My first encounter with Mitt Romney was in an adverse situation.
He was president of the 2002 Olympic Games in Salt Lake City. My company in Roanoke had been chosen to provide the core insurance program for the games. Quite frankly, our two organizations were in serious disagreement.
As you can imagine, operating an Olympic Games is a huge and complicated endeavor. It requires building in effect a Fortune 500 company from scratch within weeks of being awarded a bid. The winning company then must manage its part of the games in every detail for 17-plus days, finally dismantling quickly after the Olympic torch is extinguished at the closing ceremony.
As the insurer of the games, we were involved from the start: the submission of the bid, the awarding of the contract, the buildup to the games, the games themselves and the dismantling of the organization. I can tell you that the original management group had created a complete mess. Romney was assigned the job of cleaning it up.
My team went into action early when the building housing the oval skating rink collapsed during construction. The Olympic Committee had submitted a claim, but its legal staff refused to cooperate with our investigation of the circumstances.
My claims people could get nowhere with them. As a result, we could not get the facts, could not determine whether the claim was justified. I called Romney to discuss what was quickly developing into a bad situation. He agreed to meet.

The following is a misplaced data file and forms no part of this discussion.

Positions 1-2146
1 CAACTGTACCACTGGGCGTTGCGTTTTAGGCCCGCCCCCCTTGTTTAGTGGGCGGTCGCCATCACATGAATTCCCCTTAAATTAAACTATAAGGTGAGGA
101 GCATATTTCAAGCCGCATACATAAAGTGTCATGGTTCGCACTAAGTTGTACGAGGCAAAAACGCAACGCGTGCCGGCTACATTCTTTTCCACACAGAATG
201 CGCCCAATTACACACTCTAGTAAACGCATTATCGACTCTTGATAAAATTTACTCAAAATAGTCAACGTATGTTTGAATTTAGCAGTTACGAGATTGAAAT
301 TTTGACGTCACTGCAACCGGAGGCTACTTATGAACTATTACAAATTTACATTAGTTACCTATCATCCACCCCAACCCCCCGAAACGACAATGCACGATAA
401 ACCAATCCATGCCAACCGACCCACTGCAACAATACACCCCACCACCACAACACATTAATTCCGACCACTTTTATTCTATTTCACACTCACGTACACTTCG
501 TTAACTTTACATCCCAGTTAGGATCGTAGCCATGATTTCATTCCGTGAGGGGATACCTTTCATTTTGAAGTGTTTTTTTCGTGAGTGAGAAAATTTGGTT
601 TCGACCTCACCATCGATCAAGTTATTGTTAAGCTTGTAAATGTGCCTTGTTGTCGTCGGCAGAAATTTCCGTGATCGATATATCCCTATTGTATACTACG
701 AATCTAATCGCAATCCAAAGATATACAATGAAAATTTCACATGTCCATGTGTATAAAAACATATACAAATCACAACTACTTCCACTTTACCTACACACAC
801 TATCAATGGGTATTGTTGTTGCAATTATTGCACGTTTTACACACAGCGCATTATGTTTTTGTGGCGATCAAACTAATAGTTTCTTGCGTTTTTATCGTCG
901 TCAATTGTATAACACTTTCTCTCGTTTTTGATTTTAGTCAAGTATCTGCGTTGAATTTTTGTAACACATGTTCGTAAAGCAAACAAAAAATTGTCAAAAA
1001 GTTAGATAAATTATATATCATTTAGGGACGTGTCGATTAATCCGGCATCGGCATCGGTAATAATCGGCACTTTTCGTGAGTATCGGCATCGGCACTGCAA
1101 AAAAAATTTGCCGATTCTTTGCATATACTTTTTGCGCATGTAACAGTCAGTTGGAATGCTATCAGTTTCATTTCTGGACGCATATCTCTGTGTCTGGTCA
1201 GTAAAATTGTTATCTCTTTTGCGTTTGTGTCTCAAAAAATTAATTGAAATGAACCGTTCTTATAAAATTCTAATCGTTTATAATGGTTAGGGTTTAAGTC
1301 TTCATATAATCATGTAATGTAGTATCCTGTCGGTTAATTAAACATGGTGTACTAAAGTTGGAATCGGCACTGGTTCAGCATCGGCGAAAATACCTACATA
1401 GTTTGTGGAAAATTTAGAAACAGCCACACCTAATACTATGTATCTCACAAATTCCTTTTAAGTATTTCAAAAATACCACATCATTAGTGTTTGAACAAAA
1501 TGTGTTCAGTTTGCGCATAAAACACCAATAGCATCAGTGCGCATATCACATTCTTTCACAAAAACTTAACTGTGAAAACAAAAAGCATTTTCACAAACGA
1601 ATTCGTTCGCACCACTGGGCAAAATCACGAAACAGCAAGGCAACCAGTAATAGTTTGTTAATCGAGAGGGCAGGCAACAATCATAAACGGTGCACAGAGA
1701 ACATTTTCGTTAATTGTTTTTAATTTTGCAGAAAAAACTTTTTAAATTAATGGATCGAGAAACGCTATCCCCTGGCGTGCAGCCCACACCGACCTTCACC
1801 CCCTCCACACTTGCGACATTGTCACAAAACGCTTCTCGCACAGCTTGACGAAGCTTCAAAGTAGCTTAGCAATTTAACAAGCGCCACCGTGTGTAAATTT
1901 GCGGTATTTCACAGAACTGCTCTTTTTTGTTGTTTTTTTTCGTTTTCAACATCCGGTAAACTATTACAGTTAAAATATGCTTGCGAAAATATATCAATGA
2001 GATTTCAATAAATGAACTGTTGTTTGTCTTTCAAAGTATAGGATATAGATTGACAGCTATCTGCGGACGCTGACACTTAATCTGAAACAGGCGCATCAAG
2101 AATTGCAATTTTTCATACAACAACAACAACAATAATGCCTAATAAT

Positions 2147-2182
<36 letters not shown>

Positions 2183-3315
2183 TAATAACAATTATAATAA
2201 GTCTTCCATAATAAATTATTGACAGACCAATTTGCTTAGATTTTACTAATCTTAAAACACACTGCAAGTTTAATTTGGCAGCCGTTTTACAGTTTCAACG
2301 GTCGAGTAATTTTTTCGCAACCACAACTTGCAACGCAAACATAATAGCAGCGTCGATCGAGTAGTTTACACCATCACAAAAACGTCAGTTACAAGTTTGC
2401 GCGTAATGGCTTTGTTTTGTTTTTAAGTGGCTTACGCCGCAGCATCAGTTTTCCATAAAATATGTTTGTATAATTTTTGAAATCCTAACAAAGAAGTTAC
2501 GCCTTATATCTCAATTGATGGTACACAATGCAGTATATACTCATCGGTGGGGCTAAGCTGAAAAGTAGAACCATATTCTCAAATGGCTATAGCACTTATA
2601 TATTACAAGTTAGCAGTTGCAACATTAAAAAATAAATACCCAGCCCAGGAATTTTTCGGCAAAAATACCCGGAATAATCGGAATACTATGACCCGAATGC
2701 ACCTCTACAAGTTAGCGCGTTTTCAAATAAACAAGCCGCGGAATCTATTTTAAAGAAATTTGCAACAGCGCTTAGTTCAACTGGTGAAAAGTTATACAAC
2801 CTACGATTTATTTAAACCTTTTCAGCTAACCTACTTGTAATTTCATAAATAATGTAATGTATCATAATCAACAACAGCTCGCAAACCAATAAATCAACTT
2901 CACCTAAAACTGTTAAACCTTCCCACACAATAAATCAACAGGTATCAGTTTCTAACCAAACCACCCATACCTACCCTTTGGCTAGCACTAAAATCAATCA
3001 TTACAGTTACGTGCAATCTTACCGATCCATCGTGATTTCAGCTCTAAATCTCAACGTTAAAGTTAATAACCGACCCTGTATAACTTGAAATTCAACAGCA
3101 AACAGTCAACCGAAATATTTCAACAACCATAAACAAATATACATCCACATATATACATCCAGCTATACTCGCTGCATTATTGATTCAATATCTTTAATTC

I was impressed, as was everyone in the room. Romney allowed each one of us to present our position in full. He provided the leadership that until that point had been sorely lacking. There was an atmosphere of trust.
Romney eventually dismissed our two staffs so we could talk one-to-one. I told him I needed this settled soon. How soon? I said 10 days. He immediately ordered the Olympic staff to cooperate. Within four days I was able to call him to say our investigation had resolved the claim. Forty-eight hours later we issued a check.
That all may sound simple in the retelling. Both Romney and I knew, though, that if trust had not been established the situation could have devolved into an ugly, expensive mess involving sparring teams of high-powered lawyers and the catastrophe that implies. Indeed, it could have endangered the image of the games themselves.
Awhile later the Chicago Tribune happened to publish an article on my insurance company, our family's new restaurant, Joseph Decuis, and our efforts to restore the downtown of our Indiana hometown.
I was told that Romney held up a copy of that article during a staff meeting and said, “These are the kind of people we do business with.”
It was flattering, to be sure, but it was just his way of emphasizing to his executives that it is always best to do business honestly and fairly. That in fact was the management style throughout his tenure as the chief economic officer of the Salt Lake City Games. It is why I believe those games were among the most successful in the history of the Winter Olympics.
My story isn't quite over. Romney, to my surprise, offered me the opportunity to run a stretch in the 65-day Olympic run, “Torch Across America.” Running with that Olympic torch in hand, a beacon of freedom seen throughout the world, was a highlight of my business career.
I of course will always be grateful. But it was my experience working with Romney in a dispute that convinced me he is the “real deal.” The man is a true leader who I believe should not only be president but will become one of the greatest in the history of our country.